Think of how you can implement this in your own business. Are there places where you can help fill customers’ time? Are there places where technology can be used to cut down on the time it takes to complete a task? Remember, it’s the customers’ time that should be valued, not your own.


How to Use Content Marketing to Boost Your Business 6 Marketing Influencers You Must Follow

You must understand what your customers want, when they want it, and how.

While this may seem daunting, getting a better understanding of your customers doesn’t take millions of dollars, complex data analytics, and a degree in psychology. Instead, all it takes is a simple look. Watch their process, engage with them, ask them questions, and listen to them.  

How are customers interacting with your product? What’s the first thing they do when they enter your store? What’s the last thing they do before they leave? How long are they spending in each department? Do you notice anything that hampers their experience?

Take a look at your competitors. How are your potential customers interacting with them? What does this business offer that you don’t or vice versa? What is your, as Harvard Business School professor Clayton M. Christensen says, “job to be done?” What are your customers hiring your product or service to accomplish? Understand why your users are turning to your products.

Ownership of Emotions

Many companies have already taken hold of their customers’ emotions, though cynically. Subliminal advertising is a key example. However, the ownership of emotions does not have to be cynical. When used correctly, it can be the “holy grail” for companies.

Owning emotions begins with the aforementioned ability to understand. When you truly understand a customer’s choices and then act to make the experience better, you’re building a relationship of trust. That trust is the foundation of emotional ownership.

One way to build this trust is to reduce the “emotional” noise that surrounds your customers. Let them know that, even on their worst day, your business or product is there for them and that it will be a constant in their lives.

Think of restaurants and the long wait times you have to endure when they’re busy. Think of how angry—or “hangry”—you feel as you stand around, waiting for your table, and listening to your stomach growl. However, think of how some restaurants are able to reduce that emotional noise by serving you finger foods and drinks as you wait.

Also, seek to understand what emotionally motivates your customers.

Why should they be motivated to visit your store or use your product? To feel confident? Free? Unique? Secure? Successful? Research shows that all human beings are motivated by one of those factors.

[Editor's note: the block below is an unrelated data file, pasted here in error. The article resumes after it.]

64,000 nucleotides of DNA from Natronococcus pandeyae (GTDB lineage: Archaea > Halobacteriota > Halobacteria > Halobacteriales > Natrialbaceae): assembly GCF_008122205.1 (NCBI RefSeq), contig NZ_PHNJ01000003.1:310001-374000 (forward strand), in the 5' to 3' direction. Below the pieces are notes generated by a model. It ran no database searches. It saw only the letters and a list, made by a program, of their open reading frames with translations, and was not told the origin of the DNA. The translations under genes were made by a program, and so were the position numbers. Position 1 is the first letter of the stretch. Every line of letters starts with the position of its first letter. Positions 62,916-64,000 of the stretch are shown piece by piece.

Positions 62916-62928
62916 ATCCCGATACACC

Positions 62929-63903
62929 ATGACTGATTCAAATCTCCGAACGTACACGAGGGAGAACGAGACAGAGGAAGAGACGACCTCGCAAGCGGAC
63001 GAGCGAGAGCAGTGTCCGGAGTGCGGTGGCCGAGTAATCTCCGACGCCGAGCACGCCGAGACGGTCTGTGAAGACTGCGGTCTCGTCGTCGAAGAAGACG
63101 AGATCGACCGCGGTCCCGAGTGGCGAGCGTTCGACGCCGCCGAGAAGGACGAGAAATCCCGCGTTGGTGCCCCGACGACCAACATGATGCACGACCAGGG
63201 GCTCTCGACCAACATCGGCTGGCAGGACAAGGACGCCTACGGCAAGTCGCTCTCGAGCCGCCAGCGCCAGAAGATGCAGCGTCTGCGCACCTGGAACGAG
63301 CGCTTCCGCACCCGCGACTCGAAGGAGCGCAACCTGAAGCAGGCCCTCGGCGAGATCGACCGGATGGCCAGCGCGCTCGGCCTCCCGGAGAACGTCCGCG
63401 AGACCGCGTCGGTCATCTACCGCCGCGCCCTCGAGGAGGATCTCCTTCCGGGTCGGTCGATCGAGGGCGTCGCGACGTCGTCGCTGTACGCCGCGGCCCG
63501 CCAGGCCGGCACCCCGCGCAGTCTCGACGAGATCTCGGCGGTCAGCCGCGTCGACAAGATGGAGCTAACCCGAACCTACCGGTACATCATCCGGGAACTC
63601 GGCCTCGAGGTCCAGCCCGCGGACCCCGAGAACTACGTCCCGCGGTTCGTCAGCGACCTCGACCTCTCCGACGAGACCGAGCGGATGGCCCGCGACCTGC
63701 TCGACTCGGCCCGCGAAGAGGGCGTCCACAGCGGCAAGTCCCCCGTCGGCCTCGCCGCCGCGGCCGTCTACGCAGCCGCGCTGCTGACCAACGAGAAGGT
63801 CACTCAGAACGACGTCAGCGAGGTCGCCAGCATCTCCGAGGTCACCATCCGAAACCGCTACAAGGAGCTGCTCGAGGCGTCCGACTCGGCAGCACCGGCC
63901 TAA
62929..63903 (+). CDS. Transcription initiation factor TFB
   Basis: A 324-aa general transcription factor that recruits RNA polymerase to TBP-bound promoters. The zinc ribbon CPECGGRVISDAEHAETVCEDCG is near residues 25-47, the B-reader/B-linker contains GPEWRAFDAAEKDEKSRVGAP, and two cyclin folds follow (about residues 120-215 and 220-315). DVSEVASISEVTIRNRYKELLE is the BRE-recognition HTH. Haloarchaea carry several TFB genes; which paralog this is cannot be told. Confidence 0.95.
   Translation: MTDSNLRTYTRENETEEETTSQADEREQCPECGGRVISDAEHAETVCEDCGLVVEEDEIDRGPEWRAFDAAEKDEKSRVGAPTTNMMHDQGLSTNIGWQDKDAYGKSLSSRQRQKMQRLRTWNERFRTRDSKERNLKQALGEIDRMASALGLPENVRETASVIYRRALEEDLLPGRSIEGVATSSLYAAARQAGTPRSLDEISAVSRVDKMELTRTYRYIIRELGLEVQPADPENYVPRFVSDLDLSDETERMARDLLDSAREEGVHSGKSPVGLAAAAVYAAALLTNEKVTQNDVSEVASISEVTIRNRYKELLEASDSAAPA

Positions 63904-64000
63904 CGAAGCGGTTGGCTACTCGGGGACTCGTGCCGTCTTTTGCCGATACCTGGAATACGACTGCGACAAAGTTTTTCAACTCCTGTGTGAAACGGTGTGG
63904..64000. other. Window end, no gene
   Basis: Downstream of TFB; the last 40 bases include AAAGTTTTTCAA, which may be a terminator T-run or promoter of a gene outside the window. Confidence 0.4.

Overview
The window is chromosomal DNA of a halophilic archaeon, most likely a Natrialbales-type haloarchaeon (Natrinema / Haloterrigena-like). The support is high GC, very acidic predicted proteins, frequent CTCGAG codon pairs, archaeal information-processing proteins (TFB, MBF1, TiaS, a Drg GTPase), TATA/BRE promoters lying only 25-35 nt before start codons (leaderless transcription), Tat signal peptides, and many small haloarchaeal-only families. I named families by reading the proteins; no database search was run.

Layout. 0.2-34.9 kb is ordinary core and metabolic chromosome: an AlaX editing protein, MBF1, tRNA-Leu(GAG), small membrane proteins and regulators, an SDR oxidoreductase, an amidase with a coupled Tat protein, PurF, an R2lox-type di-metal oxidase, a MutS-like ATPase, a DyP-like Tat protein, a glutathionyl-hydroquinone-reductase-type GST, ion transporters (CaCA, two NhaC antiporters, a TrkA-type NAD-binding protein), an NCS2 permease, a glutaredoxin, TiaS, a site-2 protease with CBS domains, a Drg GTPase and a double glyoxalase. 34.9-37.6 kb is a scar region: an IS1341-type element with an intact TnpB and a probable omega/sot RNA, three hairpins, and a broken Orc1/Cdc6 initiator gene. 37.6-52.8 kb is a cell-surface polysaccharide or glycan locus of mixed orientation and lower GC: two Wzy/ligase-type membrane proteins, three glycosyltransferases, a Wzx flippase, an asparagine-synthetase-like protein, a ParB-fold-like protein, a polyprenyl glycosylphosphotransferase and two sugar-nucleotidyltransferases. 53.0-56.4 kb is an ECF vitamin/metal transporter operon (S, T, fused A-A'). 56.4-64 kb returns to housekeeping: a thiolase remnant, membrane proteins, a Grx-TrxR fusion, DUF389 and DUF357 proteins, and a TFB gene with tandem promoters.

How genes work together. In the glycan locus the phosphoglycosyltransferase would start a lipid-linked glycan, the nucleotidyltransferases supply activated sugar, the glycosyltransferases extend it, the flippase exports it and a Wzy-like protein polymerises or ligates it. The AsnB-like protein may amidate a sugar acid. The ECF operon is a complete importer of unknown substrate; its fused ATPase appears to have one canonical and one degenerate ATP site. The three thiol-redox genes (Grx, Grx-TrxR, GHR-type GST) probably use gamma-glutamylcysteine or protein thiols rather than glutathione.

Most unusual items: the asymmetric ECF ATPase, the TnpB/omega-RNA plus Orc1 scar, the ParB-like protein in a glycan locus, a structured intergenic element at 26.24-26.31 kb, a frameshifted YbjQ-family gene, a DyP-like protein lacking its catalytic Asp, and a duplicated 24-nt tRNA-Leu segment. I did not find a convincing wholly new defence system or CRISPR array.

The Unexpected

Experiences become stronger and more memorable when they’re accompanied by an element of surprise. Surprise can be addictive, which will only keep your customers coming back for more.

Think about mailing your customers or clients small packages with gifts and swag. Everyone loves to get mail and everyone loves free stuff, especially when it’s least expected.

A surprise doesn’t have to be a huge flash mob (though it could be!). Hand out snacks at your store. Is it a cold day? Give your customers hot chocolate or warm punch. Is it a client’s birthday? Send a card! Even a small note of thanks for a customer’s business is a nice little surprise.

The most important thing to remember: simply be sincere and don’t become predictable. Chocolates on hotel pillows were once a great surprise for guests. However, now that their wow-factor has faded, hotels are continuously trying to get back to the “unexpected.”


You’ve made promises and established goals. The only thing that’s left is to follow through on them. This starts with creating your mission statement, one that you, your employees, and your customers can commit to it. This will define your customer experience.

Your mission statement must promise to impact yourself/your business, the community, or the world. It may commit to impacting one, or all three. However, whatever it promises, you must follow through on. Your customers’ trust, and thus their experience, depends on it.

More about these five elements can be discovered in Unforgettable: Designing Customer Experiences that Stick, to be published in 2018.

Kyle H. David has made a career in technology and entrepreneurship for nearly 20 years. In 2001, he formed The Kyle David Group, now KDG. Over the past 16 years, KDG has grown at a rapid pace, attracting clients ranging from the United States Senate to major financial institutions, international nonprofits, and Division I universities.